Glaucoma Awareness MonthJanuary 17, 2023
January is National Glaucoma Awareness Month. While it may seem like a strange condition to observe for a month, those impacted by glaucoma completely understand the importance of Glaucoma Awareness Month. With 3 million people currently suffering from glaucoma, it is one of the most common eye diseases in the United States. It is also one of the leading causes of vision loss and even blindness.
Utilize Glaucoma Awareness Month to recognize how to catch the disease early and potential treatments.
What is glaucoma?
Glaucoma is a disease characterized by increased pressure within the eye. This causes damage to the optic nerve, which delivers messages from the eyes to the brain. As a result, damage to the optic nerve can lead to loss of vision and eventual blindness, if left untreated.
Glaucoma is the second leading cause of blindness in the world. It is noticed in the loss of one’s peripheral vision. Once lost, vision cannot be regained. However, early treatment can stop the worsening of the condition. The three most common types of glaucoma are:
- Primary open-angle glaucoma—the slowest developing glaucoma
- Angle-closure glaucoma—the least common but fastest-developing glaucoma that results in rapid vision loss
- Normal-tension glaucoma—the optic nerve experiences gradual damage despite lower eye pressure
Who is at the highest risk for glaucoma?
Certain risk factors raise your likelihood of developing glaucoma. Those over the age of 60 are more likely to develop the condition than any other age group. In addition to age, certain races—like those of African American, Latino, or Asian descent—may be more predisposed to glaucoma. This is due to common genetic factors like thinner corneas, optic nerve blood flow, and even the shape of the eye
In addition to family history, health concerns like diabetes or hypertension can also raise your risk of glaucoma. Both of these conditions directly impact blood flow, which affects eye pressure.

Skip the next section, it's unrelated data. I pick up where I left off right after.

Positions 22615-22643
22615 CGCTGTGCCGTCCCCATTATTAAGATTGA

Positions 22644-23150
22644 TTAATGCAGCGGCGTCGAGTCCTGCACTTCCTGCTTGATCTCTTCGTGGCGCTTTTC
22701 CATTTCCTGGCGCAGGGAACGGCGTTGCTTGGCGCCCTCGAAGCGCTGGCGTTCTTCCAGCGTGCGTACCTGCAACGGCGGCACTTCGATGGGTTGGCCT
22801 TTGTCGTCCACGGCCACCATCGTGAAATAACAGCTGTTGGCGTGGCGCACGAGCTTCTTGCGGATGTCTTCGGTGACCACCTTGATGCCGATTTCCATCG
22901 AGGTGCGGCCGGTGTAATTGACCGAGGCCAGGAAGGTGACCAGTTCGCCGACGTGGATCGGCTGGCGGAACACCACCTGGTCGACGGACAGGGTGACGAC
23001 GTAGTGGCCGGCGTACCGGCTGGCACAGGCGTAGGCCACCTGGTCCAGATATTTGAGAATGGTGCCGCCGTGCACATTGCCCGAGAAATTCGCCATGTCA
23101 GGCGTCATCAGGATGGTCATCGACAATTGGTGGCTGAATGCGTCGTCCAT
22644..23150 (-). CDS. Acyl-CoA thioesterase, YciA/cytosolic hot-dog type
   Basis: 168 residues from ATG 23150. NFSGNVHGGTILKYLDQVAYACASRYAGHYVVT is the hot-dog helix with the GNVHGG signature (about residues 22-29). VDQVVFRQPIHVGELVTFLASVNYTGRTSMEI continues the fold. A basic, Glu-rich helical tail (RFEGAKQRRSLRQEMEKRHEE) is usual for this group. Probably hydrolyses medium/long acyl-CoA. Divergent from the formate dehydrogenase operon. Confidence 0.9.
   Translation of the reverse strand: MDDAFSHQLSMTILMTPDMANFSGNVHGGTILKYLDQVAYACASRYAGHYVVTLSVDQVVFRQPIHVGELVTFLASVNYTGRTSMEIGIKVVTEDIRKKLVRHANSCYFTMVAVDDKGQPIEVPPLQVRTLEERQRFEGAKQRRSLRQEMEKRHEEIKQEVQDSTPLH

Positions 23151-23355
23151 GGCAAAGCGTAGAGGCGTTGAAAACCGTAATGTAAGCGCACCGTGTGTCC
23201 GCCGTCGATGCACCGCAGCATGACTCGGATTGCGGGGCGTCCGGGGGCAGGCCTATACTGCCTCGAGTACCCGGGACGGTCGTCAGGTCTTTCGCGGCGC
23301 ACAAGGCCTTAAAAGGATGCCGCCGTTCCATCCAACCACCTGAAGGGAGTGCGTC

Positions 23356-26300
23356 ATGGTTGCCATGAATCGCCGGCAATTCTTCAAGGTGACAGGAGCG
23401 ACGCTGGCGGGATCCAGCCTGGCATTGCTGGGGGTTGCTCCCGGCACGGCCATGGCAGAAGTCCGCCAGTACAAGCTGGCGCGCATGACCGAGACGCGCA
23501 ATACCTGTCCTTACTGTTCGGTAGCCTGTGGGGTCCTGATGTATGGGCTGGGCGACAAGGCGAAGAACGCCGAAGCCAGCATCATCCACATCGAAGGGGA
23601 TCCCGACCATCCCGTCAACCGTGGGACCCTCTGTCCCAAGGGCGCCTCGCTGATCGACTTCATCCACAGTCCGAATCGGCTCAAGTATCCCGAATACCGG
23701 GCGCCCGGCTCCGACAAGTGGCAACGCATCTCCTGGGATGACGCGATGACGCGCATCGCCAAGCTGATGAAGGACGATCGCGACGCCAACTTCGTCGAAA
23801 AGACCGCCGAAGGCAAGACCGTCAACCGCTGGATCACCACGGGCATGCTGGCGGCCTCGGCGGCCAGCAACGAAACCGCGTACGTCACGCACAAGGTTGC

Comprehensive eye exams are the best way to prevent glaucoma from causing long-term damage. So, if you have any combination of the above risk factors, it is important that you attend regular eye exams—once or twice annually, depending on your age. Early detection allows you to move forward with treatments more quickly.
How to treat glaucoma
If caught early, treatment for glaucoma is relatively simple. Glaucoma supplements and medicated eye drops are options for mild cases. These allow you to move on with your life without much disruption. However, more serious cases may need to be treated with surgeries.
- Selective laser trabeculoplasty—a laser stimulates the release of fluid from the eye to reduce eye pressure by 20 to 30%.
- Trabeculoplasty—surgeons create a new pathway for fluid to drain from the eye.
- Aqueous shunts—drainage implants placed in the eye to reduce pressure on the optic nerve by reducing eye fluid.
- Laser cycloablation—freezing cells that produce fluid reduces eye pressure. This surgery is reserved for cases when the eye’s anatomy isn’t correct for the above surgeries, or if glaucoma has progressed too far.
How can I observe Glaucoma Awareness Month?
Just like any of the other monthly observations, the best way to respect Glaucoma Awareness Month is to raise awareness among friends and family. Talk to loved ones about the importance of regular eye exams and eye health. If you have been diagnosed with glaucoma, discuss how it impacts you and let them know what they can do to help.
Donating to organizations that work to find a cure for the disease is also a fantastic way to observe Glaucoma Awareness Month. While there is no cure, researchers are actively working towards finding a solution to the disease. Additional funding may provide them the resources they need to make great strides in exploration of the disease.
If you haven’t had an appointment with your eye doctor in some time, use January as your reminder to do so.
A caregiver can help make your life easier
Whether or not you’re experiencing vision loss, general activities of daily living grow to be difficult as you age. An at-home caregiver can help make life easier.
At Home Care Powered by AUAF, our staff is trained to offer the best in-home care for the greater Chicago area. For 30 years, seniors and their families have rested easy knowing they are in good hands. From personal care services, to medication reminders, to errands, to companionship, you’ll have all the support you need in one place.
If you’re curious how a home care professional can make a positive impact on your life, call us at 773-274-9262. We would be happy to discuss how we can assist you.
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